The launch of 102.2 Smooth FM will be supported by a two-phased ?1.5 million marketing campaign aimed at encouraging trial of the new London radio station.
Fifty two fully liveried black cabs will hit the streets from the launch day of 7th June 2005 as well as a 48 and 98 sheet poster campaign featuring the iconic lava lamp, which depicts the chilled out feel of the station.
As well as the strap-line ?Go With The Flow? the campaign, created by Manchester based Clear Marketing Communications, will also feature artists Lemar, Stevie Wonder, Sade and Joss Stone, which provide a snapshot of the daytime music played on 102.2 Smooth FM.
Similar to the brand of its sister station in the North West, the launch campaign for 102.2 Smooth FM has a distinctive London feel and portrays the station as offering an ?oasis of calm? in Londoners hectic lifestyles.
Advertising at London Underground stations will play a key part in raising brand awareness of 102.2 Smooth FM and will feature dedicated creative treatments for the campaign targeted at commuters. Strap-lines such as ?Get Off On A New Station? will be used.
A heavyweight second burst of activity using TV, Outdoor and London Underground poster sites will begin in September. Details of the TV campaign creative will be released in due course.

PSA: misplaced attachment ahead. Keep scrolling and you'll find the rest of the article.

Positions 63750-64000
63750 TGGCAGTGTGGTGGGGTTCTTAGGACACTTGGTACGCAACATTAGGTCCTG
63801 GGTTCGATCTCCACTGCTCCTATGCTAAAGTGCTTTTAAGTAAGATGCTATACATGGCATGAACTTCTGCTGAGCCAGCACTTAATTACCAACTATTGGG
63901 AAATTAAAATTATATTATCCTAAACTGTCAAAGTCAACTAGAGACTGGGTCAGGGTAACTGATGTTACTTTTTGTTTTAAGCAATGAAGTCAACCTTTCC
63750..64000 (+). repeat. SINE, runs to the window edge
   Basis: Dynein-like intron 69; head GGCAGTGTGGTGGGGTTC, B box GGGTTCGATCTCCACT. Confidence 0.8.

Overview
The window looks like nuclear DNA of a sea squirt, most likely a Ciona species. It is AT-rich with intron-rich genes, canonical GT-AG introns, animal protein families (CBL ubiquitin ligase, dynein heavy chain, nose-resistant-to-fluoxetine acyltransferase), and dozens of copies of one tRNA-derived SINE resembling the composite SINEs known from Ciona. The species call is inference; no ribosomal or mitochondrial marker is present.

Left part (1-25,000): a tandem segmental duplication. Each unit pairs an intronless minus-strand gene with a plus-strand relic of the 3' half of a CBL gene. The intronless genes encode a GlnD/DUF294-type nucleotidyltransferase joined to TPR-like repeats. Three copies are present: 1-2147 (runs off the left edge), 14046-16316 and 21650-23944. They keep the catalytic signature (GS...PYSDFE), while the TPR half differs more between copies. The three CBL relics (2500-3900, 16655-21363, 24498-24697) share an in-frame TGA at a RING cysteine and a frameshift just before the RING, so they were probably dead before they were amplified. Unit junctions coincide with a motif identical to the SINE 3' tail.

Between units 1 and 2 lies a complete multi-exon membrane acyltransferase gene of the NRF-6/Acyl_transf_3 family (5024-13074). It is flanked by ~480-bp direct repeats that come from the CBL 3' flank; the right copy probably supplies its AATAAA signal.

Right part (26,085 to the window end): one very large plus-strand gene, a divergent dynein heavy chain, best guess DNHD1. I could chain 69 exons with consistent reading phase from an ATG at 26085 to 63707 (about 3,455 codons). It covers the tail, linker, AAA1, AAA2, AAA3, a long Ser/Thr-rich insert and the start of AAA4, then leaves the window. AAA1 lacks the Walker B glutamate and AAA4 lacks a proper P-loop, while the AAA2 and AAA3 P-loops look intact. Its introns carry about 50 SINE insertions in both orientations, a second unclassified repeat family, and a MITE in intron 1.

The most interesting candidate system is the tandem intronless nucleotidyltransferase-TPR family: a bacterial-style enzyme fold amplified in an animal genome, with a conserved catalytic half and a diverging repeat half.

Managing Director Roy Bennett said: ?The essence of this campaign is to tell people that a new station for London is now on air and give a flavour of what sort of music they can expect to hear. It?s completely aimed at encouraging listeners to tune-in as we know once they find it they?ll love it.?
102.2 Smooth FM will replace JAZZFM in London when it launches at 10am on 7th June. The new station will offer a broad mix of familiar soul and r ?n? b music during the day, while remaining committed to broadcasting 45 hours of specialist programming, including jazz, each week.
The popularity of the new daytime music, which has been evolving over the last four months was made clear in the latest audience research by RAJAR. Adult listeners tuned in for an average of 9.7 hours a week* ? up from 5.8 hours the previous quarter, achieving a record high for the frequency.